Tag Archives: Healthcare

Prescription for Energy Savings: Reducing cost and consumption with upgraded cooling tower fans

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The average hospital uses three times the energy of typical commercial buildings, and U.S. medical facilities spend $8.8 billion annually on energy. Between lighting, medical equipment, HVAC, and plumbing, energy consumption in medical facilities outpaces any other type of building. For large hospital systems, annual costs can reach into the tens of millions of dollars—no small amount in an industry of thin margins.

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Designing Stone Wool Ceiling Assemblies

All images courtesy Rockfon

Stone wool’s various attributes are making the material attractive for use in suspended ceilings in educational, office, and healthcare projects. This article touches on such assemblies’ acoustics, air quality and light reflection impacts, along with information about fire performance, humidity, and dimensional stability. Design professionals must also understand the aesthetic possibilities, including flexibility with edges, sizes, colors, surfaces, shapes, and textures.

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Designing to Prevent Infection

Photo © BigStockPhoto/Frank Boston

U.S. healthcare organizations increasingly face the most daunting medical challenge since the pre-antibiotic age thanks to an aging population and ever-increasing multi-drug resistant and environmentally adaptive pathogens. Architects and designers have an important role in providing successful patient care. They may design an environment that inadvertently accumulates, propagates, and circulates pathogens or one which is the best ally in continually mitigating the bioburden that spreads disease. What should be done?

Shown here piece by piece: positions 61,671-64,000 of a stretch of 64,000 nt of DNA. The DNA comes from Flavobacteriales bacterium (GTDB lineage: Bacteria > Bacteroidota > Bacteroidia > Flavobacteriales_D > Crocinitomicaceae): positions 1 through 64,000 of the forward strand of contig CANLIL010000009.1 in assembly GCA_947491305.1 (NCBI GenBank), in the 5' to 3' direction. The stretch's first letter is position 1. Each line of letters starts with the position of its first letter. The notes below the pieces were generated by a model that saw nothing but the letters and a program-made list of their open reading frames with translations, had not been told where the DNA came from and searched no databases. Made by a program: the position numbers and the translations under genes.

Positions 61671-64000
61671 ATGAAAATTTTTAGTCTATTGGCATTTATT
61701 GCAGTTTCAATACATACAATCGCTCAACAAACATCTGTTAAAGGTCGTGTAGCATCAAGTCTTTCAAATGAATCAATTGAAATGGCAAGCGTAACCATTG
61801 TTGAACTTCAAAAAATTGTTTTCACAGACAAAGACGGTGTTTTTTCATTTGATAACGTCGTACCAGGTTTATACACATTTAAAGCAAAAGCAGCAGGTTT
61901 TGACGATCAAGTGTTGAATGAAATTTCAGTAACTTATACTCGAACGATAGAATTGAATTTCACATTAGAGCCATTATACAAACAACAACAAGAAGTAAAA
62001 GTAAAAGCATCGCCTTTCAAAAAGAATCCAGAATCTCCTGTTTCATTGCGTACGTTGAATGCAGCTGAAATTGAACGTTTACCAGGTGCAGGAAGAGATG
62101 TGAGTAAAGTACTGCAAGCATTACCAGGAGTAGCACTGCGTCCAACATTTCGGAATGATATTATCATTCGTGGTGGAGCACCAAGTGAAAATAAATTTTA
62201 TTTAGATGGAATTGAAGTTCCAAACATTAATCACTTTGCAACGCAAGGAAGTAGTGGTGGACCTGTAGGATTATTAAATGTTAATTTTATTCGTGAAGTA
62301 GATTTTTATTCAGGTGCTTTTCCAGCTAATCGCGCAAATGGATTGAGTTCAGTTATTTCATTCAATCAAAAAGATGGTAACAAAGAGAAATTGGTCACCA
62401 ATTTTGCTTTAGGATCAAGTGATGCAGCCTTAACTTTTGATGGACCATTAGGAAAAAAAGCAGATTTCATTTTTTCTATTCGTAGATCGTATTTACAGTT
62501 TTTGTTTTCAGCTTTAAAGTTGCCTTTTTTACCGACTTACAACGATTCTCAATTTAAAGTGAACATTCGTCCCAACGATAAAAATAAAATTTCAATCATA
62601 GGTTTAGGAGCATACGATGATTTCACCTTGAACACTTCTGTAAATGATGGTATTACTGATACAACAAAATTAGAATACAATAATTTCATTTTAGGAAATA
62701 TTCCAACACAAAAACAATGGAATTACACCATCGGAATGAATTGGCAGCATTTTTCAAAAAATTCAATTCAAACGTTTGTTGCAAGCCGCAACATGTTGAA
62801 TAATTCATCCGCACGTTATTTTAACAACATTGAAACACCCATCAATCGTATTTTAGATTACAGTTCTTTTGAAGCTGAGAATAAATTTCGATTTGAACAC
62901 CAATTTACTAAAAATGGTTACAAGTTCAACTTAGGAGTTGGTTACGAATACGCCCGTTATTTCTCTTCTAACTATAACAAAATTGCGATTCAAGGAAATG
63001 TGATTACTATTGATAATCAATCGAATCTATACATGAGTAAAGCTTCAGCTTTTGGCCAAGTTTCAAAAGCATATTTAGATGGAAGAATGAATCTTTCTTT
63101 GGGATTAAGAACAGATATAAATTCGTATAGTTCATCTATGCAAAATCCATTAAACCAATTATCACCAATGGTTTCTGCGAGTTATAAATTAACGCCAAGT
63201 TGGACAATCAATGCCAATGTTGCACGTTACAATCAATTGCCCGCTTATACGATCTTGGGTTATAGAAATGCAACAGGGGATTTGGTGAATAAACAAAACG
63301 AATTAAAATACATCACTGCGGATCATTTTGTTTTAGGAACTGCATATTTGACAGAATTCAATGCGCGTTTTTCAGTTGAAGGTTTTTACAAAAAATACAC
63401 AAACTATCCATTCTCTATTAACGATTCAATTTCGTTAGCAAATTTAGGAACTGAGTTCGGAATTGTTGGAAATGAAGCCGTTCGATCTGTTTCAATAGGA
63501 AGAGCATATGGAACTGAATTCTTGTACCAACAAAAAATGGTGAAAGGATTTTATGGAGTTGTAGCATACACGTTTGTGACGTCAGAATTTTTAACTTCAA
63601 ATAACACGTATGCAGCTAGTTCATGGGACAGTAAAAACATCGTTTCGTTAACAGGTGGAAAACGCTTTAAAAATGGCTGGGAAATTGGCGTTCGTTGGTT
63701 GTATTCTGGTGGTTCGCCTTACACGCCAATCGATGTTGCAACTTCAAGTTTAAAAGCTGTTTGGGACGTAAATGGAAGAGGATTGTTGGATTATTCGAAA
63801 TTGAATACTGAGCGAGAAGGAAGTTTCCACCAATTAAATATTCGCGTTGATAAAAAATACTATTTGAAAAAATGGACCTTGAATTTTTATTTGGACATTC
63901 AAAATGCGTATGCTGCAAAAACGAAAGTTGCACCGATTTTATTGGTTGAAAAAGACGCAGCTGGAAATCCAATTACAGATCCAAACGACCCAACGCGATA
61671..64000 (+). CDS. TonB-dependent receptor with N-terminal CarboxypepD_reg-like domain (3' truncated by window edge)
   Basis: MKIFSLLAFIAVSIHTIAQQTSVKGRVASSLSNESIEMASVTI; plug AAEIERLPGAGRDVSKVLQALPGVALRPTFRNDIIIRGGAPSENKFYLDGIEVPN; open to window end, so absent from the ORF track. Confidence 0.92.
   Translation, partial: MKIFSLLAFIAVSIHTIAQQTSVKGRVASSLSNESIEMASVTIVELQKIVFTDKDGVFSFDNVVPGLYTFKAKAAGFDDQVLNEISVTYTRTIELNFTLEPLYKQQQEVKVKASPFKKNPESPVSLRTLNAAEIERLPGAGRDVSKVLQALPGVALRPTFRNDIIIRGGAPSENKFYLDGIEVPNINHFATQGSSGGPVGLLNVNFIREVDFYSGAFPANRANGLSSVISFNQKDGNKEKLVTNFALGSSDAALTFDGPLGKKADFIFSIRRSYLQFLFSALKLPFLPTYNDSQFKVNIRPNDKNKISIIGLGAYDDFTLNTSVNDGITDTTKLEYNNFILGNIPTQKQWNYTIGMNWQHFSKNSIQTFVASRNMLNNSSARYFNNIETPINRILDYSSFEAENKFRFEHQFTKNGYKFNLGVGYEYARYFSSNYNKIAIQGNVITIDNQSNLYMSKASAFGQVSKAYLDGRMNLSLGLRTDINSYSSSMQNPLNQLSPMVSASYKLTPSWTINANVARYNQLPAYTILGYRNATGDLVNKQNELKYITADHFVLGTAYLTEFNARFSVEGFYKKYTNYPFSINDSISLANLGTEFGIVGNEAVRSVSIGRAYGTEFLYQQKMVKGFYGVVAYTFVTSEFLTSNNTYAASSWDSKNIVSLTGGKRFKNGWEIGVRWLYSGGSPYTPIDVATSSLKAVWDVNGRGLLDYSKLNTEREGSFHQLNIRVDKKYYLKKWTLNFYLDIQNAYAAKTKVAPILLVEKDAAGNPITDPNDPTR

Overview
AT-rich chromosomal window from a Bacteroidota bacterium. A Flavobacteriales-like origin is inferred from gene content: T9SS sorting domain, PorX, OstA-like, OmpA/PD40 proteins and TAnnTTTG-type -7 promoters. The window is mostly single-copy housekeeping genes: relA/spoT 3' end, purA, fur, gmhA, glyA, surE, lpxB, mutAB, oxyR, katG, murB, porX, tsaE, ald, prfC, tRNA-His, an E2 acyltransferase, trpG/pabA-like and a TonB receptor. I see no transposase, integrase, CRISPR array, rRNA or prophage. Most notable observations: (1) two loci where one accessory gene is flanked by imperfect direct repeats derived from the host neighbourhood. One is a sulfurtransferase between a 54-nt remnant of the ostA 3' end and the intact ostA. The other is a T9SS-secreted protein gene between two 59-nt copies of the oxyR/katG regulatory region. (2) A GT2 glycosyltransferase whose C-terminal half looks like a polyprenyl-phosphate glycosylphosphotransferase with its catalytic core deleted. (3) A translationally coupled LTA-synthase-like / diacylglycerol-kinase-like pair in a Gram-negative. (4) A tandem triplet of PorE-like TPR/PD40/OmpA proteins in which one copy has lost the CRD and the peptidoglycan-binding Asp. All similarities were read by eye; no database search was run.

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Specifying Doors for a Healthier Environment

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Healthcare facilities contribute to patient well-being by balancing design elements in the built environment with safety and security. Proper selection of door and hardware products can help protect patients from harm and maintain a level of security for others, including professional and clinical staff. Doors, frames, locks, and electronic access control, can be used together to answer the challenges routinely found in behavioral health and crisis intervention centers. A well designed healthcare facility takes extra precautions to make sure doors and hardware provide security and protection without compromising safety.

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